Venezuela Presidential Election 2012: Everything You Need To Know in One Post

Venezuela is holding presidential elections on Sunday, October 7. Latin American leaders, oil investors and international news junkies might find themselves glued to computer screens and TV sets, rooting for President Hugo Chávez or perhaps hoping that he fails to hold on to another six-year term if opposition leader Henrique Capriles wins.

We are following the elections in Venezuela closely and will be posting updates here frequently.

A look at our coverage thus far is below and be sure to follow our correspondent Manuel Rueda who is in Caracas, on Twitter, as well as our Twitter account @UnivisionNews.

10:30pm Hugo Chávez declared winner

President Hugo Chávez has retained power in Venezuela, after defeating opponent Henrique Capriles, by a comfortable victory of 900,000 votes.

Chávez, the longest serving president in Latin America, has been re-elected for the third time. In the months leading up to the election Capriles had been widely portrayed by the international press as his toughest opponent thus far, with some polls saying that Capriles could win the vote.

In Sunday's election however, Chávez got 54.42 percent of the vote, while Capriles secured 44.97 percent. The victory margin for Chávez was smaller than what he had attained in previous elections, in which he had defeated his opponents by 15 points or more.Read full story here.

8 p.m. -- Venezuelans geting a tan from waiting in line for hours

"ELECTORAL TAN!!! I've been in line for six hours, but there will be no 'tortoise operation' that can stop me," wrote Twitter user Eliana Lopez Alvarez, a journalist who ended up waiting eight hours under the sun.

For more on the long election day in Venezuela read full story here.

7 p.m. -- Videos: Dancing their way to election day

Venezuelans had their spirits high throughout the day. Whenever possible they would break out singing or dancing. The video below, taken in New Orleans by Primer Impacto producer Silvia Salgado, shows Venezuelans dancing to merengue by Juan Luis Guerra while they waited to board buses after voting. To see more videos of Venezuelans dancing on election day, check out our Tumblr.

6:30pm -- Reactions on Twitter

Twitter has been flooded with images and messages of hope from Venezuela and around the world. We've curated some of the best tweets for you here.

6 pm -- Voting centers closing at 6pm local time

Those voting centers that no longer have any people waiting to vote are closing in Venezuela. After a day of long lines, broken-down machines and crazy rumors, citizens are going home to wait for the results.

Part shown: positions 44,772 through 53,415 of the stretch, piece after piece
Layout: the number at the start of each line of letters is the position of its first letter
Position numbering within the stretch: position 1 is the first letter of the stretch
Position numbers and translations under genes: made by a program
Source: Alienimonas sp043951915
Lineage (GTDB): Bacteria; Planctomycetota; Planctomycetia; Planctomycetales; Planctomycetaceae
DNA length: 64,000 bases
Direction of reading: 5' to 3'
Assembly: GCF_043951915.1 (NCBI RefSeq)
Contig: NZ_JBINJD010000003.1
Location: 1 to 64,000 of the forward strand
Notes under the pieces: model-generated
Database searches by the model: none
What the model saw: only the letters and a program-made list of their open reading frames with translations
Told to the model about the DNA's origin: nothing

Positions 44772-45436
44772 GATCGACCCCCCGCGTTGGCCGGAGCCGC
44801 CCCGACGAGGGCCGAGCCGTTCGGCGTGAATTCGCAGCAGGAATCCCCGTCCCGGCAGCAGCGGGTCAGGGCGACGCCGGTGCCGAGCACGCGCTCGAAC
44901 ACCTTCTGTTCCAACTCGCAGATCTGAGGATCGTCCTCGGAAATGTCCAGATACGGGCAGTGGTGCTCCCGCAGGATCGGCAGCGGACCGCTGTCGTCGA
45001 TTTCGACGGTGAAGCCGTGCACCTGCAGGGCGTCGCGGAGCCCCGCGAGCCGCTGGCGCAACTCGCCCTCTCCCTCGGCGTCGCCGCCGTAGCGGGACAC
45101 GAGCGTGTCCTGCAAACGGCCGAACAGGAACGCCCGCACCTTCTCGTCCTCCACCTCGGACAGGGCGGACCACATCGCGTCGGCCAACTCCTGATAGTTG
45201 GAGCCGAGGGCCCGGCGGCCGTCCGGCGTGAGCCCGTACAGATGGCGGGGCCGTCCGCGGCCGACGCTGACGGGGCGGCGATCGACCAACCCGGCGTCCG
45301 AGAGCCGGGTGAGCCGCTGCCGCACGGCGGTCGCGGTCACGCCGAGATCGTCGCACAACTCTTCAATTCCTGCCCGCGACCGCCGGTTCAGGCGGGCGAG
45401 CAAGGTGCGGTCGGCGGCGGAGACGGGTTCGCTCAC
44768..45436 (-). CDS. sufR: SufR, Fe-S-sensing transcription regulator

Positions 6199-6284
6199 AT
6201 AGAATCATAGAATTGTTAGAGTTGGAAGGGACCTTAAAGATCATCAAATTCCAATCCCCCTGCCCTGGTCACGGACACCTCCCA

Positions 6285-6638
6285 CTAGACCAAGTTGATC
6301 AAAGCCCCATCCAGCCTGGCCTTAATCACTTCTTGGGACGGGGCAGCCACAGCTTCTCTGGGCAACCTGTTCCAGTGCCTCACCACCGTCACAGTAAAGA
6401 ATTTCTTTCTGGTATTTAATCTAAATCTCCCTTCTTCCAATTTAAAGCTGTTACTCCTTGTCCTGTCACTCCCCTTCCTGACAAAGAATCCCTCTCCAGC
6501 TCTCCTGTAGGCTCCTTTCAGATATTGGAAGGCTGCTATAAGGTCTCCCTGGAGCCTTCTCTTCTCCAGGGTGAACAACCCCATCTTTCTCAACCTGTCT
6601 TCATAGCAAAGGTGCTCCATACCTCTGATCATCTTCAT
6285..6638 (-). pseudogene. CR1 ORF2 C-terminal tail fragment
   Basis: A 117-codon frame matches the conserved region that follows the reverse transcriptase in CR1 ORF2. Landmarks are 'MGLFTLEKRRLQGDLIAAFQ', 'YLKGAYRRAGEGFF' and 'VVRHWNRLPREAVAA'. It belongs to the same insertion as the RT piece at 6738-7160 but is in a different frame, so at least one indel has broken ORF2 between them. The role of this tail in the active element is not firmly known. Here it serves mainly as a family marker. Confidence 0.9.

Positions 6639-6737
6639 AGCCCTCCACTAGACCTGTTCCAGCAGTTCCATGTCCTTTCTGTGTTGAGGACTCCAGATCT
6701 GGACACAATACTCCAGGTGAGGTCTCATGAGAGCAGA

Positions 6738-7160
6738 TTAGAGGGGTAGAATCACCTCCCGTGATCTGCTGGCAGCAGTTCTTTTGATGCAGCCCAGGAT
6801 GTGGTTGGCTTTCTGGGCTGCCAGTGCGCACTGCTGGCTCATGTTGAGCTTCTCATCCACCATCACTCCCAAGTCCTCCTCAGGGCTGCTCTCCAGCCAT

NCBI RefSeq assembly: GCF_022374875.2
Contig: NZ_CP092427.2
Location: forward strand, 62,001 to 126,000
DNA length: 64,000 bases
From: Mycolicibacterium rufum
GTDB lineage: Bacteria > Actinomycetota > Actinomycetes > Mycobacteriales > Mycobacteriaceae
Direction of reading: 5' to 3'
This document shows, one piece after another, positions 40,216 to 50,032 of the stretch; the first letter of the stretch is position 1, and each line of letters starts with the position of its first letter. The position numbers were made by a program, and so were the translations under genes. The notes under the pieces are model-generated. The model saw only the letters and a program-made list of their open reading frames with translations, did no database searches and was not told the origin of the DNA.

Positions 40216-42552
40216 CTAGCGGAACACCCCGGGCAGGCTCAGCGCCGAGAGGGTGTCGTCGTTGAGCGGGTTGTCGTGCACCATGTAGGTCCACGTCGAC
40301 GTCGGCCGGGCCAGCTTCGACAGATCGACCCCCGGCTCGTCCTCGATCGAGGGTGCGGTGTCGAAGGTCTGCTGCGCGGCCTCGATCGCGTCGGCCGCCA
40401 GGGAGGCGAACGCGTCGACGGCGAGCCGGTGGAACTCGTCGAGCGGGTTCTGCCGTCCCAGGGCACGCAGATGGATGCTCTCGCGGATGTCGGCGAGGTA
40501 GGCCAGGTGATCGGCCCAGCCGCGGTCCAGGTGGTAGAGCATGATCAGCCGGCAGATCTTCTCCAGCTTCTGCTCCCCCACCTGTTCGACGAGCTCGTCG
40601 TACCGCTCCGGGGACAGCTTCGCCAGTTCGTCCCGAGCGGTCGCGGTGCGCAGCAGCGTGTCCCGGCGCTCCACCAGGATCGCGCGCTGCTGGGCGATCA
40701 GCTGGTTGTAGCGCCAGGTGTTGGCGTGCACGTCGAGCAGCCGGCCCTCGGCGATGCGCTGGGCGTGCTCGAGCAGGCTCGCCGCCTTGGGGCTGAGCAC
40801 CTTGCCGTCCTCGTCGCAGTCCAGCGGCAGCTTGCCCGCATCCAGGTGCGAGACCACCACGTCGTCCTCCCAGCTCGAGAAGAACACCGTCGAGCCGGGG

But there are still some centers with hundreds of voters waiting for the National Electoral Council (CNE) to approve manual voting due to faulty machines. This manual system could add hours to the voting counting process.

Venezuelan TV station Globovision reports that in many centers waiting for a new machine has also been an ultra-long process. In Aula Nueva in Santa Paula, one of the larger voting centers, people were waiting for a new machine to arrive since 12 p.m. They finally received it at 6 pm. In the Colegio Cervantes, another voting center on the Avenida Andrés Bello, there have been many reports of voting machines breaking down. Table 6's machine was changed six times before it worked properly.

Venezuelan media is monitoring Tibisay Lucena, the president of the CNE, as she heads into the tallying room. Lucena will be the one to announce the results, but it is unclear exactly when this will happen. If Venezuela's history is any indication it could be as late as 3:30 am ET. -- Ana Maria Benedetti

4:15pm -- Venezuelans vote in Mexico City

Outside of the Venezuelan embassy in Mexico City, hundreds of people lined up to vote...and danced and cheered and chanted "There is a way!" In interviews, voters were heavily in favor of Henrique Capriles, Hugo Chávez's rival in the presidential election. Many said it was the biggest turnout they have seen at the embassy for any Venezuelan election.

Approximately 100,000 Venezuelan voters are registered to vote overseas, in 80 different countries. While most voters in the Mexico City crowd were supporting Henrique Capriles, it's hard to tell if their votes will have much of an impact: Venezuela has a total of about 18.9 million registered voters.

But this afternoon, the Mexico City crowd was optimistic and enthusiastic. Voters and supporters blocked the street in front of the embassy dancing to drum beats and waving Venezuelan flags. Many voters said they believe that this time, after 14 years with Chávez; Venezuela was ready to make a change.-- Diana Oliva Cave

3:20pm -- Capriles votes

Opposition candidate Henrique Capriles just voted in Las Mercedes, a middle class neighborhood in Caracas. Capriles said that he would respect the election results, adding that "the will of the people," was "sacred" to him.

Despite concerns from some sectors of the opposition that the government might commit fraud during these elections, Capriles said that he fully trusted Venezuela's electoral institutions.